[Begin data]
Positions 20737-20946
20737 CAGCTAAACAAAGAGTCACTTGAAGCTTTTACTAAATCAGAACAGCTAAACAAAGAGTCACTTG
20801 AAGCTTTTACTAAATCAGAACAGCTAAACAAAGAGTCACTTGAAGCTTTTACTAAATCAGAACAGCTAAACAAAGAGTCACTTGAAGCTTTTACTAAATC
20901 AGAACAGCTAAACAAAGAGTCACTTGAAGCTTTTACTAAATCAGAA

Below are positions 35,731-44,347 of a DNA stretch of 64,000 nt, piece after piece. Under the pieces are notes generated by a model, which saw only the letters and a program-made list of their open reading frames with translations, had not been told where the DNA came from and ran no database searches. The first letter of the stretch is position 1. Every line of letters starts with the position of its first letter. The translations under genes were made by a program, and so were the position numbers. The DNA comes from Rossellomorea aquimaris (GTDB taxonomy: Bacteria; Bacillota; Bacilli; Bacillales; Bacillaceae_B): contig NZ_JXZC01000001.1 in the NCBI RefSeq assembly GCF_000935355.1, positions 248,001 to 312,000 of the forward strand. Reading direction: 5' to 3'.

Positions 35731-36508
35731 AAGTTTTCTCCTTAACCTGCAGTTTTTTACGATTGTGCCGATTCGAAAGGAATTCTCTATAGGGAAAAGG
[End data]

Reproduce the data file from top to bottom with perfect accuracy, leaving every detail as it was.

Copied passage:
Positions 20737-20946
20737 CAGCTAAACAAAGAGTCACTTGAAGCTTTTACTAAATCAGAACAGCTAAACAAAGAGTCACTTG
20801 AAGCTTTTACTAAATCAGAACAGCTAAACAAAGAGTCACTTGAAGCTTTTACTAAATCAGAACAGCTAAACAAAGAGTCACTTGAAGCTTTTACTAAATC
20901 AGAACAGCTAAACAAAGAGTCACTTGAAGCTTTTACTAAATCAGAA

Below are positions 35,731-44,347 of a DNA stretch of 64,000 nt, piece after piece. Under the pieces are notes generated by a model, which saw only the letters and a program-made list of their open reading frames with translations, had not been told where the DNA came from and ran no database searches. The first letter of the stretch is position 1. Every line of letters starts with the position of its first letter. The translations under genes were made by a program, and so were the position numbers. The DNA comes from Rossellomorea aquimaris (GTDB taxonomy: Bacteria; Bacillota; Bacilli; Bacillales; Bacillaceae_B): contig NZ_JXZC01000001.1 in the NCBI RefSeq assembly GCF_000935355.1, positions 248,001 to 312,000 of the forward strand. Reading direction: 5' to 3'.

Positions 35731-36508
35731 AAGTTTTCTCCTTAACCTGCAGTTTTTTACGATTGTGCCGATTCGAAAGGAATTCTCTATAGGGAAAAGG